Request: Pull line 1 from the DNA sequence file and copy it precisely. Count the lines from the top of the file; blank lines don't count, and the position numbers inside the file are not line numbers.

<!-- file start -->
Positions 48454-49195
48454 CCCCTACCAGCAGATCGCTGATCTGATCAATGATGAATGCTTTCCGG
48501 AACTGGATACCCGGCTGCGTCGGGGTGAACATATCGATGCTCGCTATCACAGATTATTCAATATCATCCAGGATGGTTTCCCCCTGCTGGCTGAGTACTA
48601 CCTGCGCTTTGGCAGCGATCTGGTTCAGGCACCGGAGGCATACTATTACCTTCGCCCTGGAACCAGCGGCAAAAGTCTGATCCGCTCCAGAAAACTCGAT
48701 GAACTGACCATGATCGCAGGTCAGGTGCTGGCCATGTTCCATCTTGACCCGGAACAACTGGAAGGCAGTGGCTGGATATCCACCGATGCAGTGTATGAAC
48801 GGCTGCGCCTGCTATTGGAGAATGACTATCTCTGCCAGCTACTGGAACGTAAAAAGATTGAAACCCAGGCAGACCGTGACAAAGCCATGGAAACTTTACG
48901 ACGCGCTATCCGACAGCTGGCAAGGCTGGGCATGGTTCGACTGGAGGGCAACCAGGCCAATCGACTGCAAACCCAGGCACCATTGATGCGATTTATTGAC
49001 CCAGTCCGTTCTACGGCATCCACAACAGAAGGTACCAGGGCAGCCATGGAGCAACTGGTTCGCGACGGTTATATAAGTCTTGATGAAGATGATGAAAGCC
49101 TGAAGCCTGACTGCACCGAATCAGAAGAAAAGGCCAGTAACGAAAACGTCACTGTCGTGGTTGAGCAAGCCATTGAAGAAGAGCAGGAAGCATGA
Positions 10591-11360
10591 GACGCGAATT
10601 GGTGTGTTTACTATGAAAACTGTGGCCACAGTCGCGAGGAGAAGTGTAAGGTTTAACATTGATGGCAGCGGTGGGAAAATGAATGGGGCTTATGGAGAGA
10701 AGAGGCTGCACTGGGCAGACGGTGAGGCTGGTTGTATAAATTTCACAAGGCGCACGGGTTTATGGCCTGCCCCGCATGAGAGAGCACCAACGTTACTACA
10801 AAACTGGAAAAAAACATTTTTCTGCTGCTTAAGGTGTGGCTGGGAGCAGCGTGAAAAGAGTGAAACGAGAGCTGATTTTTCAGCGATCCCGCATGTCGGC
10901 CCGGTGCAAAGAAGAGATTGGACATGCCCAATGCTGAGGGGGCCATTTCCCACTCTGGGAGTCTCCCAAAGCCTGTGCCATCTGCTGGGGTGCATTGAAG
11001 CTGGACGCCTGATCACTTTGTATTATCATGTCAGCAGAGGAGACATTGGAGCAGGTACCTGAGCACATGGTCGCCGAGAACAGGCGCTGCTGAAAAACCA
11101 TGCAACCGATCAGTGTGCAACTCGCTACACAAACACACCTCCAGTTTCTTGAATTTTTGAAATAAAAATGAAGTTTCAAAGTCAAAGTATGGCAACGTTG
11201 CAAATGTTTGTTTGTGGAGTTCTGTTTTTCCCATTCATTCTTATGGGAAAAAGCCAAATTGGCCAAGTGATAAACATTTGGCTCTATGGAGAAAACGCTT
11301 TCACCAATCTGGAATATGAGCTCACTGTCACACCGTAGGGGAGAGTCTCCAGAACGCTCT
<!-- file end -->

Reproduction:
Positions 48454-49195